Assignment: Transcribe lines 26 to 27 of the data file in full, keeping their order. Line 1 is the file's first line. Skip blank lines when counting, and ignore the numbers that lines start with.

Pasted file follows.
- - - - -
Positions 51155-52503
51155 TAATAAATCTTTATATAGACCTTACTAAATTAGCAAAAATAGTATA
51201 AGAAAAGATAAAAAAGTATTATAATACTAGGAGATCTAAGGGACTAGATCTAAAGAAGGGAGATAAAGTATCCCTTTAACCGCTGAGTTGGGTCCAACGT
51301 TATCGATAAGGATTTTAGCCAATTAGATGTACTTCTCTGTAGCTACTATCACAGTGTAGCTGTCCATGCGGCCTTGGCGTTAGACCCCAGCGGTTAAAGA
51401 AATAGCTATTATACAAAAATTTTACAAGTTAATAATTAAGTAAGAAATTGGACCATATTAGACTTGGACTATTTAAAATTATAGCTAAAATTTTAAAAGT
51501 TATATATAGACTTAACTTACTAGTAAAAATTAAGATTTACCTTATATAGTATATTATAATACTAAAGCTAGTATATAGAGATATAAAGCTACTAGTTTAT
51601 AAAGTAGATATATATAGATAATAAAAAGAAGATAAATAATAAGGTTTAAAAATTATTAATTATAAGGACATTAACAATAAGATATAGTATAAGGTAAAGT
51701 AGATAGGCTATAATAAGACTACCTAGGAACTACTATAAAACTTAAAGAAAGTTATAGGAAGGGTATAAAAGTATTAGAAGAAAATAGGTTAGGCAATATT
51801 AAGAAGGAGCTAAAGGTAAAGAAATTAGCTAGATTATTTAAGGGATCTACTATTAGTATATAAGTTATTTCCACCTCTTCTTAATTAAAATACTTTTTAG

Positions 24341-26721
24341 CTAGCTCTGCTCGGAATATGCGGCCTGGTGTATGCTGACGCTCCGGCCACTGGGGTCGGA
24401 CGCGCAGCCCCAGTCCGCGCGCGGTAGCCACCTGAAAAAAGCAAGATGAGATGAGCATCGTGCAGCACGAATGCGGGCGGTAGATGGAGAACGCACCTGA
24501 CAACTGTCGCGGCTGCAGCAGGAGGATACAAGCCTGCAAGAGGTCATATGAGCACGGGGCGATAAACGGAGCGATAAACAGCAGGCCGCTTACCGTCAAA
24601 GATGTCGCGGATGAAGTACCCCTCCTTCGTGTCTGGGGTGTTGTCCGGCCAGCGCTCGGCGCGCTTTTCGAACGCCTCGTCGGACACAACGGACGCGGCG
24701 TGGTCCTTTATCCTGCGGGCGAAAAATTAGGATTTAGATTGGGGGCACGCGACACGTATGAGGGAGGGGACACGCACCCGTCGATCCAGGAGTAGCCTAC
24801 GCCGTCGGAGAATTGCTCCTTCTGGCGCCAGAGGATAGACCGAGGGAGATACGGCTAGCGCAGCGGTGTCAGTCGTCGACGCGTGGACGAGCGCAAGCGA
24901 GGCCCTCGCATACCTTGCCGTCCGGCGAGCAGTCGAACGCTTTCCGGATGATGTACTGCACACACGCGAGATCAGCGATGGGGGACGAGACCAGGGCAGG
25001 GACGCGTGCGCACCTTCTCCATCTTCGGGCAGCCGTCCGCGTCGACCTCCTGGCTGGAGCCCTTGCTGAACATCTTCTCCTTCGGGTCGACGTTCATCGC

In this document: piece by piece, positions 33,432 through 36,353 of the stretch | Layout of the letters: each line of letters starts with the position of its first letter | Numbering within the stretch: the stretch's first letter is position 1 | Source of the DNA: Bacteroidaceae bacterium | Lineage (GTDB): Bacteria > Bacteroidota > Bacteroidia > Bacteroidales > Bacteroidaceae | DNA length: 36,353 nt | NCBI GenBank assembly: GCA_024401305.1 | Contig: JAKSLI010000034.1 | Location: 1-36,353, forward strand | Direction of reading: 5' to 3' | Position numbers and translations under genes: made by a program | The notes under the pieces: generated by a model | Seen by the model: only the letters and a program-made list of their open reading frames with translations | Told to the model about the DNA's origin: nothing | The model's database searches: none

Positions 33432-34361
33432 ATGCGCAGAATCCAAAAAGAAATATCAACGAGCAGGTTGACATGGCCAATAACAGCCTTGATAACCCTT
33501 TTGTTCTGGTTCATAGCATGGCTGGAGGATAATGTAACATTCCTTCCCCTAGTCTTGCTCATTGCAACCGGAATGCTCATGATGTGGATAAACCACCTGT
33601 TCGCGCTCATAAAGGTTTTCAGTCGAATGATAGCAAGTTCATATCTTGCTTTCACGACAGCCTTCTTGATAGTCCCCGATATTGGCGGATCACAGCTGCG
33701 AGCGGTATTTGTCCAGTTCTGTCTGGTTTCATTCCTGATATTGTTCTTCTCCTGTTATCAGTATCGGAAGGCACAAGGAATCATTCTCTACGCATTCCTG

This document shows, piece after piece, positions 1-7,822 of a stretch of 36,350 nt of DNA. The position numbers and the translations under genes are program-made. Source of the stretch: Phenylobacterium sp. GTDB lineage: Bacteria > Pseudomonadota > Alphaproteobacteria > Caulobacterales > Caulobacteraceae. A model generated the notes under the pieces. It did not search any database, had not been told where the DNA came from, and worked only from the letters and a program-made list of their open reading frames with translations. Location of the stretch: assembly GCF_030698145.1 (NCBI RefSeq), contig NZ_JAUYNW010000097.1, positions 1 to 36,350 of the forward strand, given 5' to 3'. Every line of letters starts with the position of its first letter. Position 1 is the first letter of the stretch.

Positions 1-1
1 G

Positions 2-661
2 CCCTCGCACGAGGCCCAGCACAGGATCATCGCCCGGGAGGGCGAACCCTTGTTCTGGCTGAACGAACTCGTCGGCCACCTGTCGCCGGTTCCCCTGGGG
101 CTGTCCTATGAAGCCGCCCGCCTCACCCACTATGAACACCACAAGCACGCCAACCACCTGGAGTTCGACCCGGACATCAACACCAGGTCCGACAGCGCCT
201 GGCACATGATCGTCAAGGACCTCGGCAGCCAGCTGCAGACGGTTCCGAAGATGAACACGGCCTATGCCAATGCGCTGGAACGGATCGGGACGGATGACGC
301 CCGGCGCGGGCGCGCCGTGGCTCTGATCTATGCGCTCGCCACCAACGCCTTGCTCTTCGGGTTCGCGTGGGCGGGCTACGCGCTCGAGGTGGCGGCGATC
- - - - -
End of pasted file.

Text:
Positions 1-1
1 G